Wrapping Up the Year

Somehow, it’s really coming — the end of the school year, that once seemed so far away, is now approaching at a blistering speed. We have only seven days left at my school — but one of them is our field day and another is just a half day. So, we’re really down to the wire. I’ve been trying to think about how I can bring closure to what has been an up-and-down year — but I’m already recognizing that things probably won’t tie together with the neat bow that I would choose if I had it my way.

Here’s what I’ve got planned for wrapping things up:

  • Books You Can’t Leave Second Grade Without Knowing About!: I started this activity this past Monday, and my students are loving it. I am a children’s literature enthusiast, and I found myself getting very frustrated that I couldn’t make certain outstanding books “fit” with what we were studying throughout the year. So, I’ve started a countdown of the best 10 books that we haven’t read this year. Each day, I read a new one to my students — their attention and conversations following the stories have been impressive and quite sophisticated. They especially enjoyed “Wilma Unlimited,” which I read earlier this week.
  • Portfolio Browsing: Next week, my students will review all of the work that they’ve put into their portfolios this year. They will choose three pieces that reflect “best effort work” and will justify their selections. I am eager to see what they choose and how they will reflect upon and describe their hard work.
  • Letters to Next Year’s Students: I don’t know where I first came across this idea, but I think it’s a nice way to recognize successful completion of the year and to “pass the torch” of their acquired expertise to the students who will follow them. I am very excited to see what my students choose to include as advice for next year’s students!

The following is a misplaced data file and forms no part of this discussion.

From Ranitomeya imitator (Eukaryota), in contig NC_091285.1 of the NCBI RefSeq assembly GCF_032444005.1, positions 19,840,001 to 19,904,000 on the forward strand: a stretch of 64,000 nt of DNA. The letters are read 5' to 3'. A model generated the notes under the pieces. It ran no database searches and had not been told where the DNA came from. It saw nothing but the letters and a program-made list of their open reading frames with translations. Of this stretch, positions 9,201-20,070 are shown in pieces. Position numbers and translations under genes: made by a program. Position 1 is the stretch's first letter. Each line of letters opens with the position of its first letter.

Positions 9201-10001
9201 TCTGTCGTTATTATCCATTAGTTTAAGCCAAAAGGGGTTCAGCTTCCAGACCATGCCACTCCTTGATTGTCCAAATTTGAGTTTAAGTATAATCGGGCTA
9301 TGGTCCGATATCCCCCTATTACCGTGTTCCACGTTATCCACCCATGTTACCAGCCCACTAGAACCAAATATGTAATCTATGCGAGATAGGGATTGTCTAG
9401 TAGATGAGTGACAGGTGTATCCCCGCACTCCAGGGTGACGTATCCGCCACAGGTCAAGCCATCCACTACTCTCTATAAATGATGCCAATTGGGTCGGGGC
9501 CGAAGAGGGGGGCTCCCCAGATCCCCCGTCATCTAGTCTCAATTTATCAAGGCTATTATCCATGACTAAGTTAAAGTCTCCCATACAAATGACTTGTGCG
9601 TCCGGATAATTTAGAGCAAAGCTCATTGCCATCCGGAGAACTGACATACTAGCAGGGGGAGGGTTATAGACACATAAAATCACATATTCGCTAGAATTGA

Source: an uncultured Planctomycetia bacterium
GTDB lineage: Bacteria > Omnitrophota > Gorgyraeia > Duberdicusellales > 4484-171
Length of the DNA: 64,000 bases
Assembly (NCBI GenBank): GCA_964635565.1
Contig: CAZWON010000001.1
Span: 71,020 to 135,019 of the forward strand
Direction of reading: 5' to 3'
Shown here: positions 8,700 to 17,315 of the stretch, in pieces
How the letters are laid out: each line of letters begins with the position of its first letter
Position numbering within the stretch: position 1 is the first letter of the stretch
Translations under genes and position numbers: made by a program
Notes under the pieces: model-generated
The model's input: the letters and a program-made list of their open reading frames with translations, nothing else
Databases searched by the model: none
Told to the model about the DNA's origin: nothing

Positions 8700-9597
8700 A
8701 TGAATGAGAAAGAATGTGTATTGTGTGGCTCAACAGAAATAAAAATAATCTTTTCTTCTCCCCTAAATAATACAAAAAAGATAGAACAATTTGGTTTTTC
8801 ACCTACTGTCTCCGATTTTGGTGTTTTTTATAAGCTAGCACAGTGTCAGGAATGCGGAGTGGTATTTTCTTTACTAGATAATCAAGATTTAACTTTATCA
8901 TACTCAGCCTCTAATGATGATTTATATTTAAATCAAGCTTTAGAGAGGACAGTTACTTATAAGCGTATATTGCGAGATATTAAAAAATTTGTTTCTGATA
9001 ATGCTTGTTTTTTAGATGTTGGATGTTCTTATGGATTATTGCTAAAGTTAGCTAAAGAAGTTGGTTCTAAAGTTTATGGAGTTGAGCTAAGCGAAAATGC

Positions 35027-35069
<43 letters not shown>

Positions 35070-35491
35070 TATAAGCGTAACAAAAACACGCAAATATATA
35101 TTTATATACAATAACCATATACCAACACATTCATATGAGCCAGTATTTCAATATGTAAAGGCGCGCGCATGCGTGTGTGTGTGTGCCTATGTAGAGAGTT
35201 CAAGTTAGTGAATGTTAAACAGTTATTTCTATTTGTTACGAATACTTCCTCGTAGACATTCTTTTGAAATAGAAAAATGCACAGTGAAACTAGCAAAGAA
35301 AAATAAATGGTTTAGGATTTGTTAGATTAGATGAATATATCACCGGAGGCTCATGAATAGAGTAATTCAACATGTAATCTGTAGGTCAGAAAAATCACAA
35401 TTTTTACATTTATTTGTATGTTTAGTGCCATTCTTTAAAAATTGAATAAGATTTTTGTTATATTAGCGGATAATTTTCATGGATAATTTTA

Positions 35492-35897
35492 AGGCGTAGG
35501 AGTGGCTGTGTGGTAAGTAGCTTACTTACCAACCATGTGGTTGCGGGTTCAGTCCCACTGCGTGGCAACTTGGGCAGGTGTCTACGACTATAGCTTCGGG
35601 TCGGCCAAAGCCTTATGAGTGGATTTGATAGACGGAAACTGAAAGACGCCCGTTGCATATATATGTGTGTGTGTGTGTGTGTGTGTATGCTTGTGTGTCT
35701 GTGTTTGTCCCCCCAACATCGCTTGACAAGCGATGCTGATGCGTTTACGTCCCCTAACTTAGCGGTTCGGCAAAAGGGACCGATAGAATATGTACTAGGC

• Choosing Adjectives: To make sure that all feedback on their performance this year isn’t coming from me, I am going to have my students work together as a class to choose a positive adjective that describes each of their peers. I expect that seeing all the ways in which their peers see them will have a big impact on my students. Too often, kids, like adults, often focus on the negative, so it is my hope that this activity will leave them thinking positive thoughts about each other.
  • Blog Review and Slideshow: I am so happy that I had my students keep a blog this year. It was a great opportunity for them to have authentic writing experiences and to engage with a real-world audience. Additionally, it will serve as a kind of scrapbook of our year. We’ll be able to look through all of our old entries, look at our photos, and watch the videos to relive the school year. I think it will be wonderful!
  • Curious Questioner Certificates: On our last half day, each student will receive a certificate. I have worked very hard to choose accolades that aren’t specifically tied to academics, but rather to positive qualities that each student exhibited during the year. This way, hopefully students will really take home the message that character is just as — if not more — important than academic ability.